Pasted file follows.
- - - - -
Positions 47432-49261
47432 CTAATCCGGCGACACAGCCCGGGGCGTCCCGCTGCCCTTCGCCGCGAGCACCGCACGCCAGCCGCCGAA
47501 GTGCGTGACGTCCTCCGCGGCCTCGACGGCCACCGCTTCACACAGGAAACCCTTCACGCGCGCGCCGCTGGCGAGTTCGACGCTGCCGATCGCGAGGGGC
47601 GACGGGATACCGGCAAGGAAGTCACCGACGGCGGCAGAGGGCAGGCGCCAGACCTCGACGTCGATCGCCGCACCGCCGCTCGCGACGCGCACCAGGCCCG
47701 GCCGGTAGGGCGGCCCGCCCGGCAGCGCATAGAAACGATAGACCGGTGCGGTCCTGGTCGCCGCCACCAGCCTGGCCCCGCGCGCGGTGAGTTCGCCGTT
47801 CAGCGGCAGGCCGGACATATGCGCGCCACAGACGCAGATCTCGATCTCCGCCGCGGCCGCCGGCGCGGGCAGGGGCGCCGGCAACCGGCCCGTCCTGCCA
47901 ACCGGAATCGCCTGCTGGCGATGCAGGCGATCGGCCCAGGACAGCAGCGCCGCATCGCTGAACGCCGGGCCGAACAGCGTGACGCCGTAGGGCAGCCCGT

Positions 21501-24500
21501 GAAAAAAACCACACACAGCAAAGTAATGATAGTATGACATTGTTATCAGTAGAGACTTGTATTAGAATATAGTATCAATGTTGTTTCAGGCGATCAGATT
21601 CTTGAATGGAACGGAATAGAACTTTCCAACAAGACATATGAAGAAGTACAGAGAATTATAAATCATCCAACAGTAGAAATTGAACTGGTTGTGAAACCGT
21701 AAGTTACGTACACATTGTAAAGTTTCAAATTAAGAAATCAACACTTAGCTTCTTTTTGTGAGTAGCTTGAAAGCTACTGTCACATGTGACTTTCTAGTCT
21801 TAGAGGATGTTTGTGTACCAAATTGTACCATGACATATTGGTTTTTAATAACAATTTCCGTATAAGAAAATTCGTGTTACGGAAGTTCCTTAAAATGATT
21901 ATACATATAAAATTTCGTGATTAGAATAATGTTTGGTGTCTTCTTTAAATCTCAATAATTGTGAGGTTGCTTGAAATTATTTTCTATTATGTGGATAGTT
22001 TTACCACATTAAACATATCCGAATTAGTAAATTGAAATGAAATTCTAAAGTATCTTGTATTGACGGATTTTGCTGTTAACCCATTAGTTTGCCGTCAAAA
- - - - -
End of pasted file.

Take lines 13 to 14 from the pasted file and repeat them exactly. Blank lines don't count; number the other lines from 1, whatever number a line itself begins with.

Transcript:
21901 ATACATATAAAATTTCGTGATTAGAATAATGTTTGGTGTCTTCTTTAAATCTCAATAATTGTGAGGTTGCTTGAAATTATTTTCTATTATGTGGATAGTT
22001 TTACCACATTAAACATATCCGAATTAGTAAATTGAAATGAAATTCTAAAGTATCTTGTATTGACGGATTTTGCTGTTAACCCATTAGTTTGCCGTCAAAA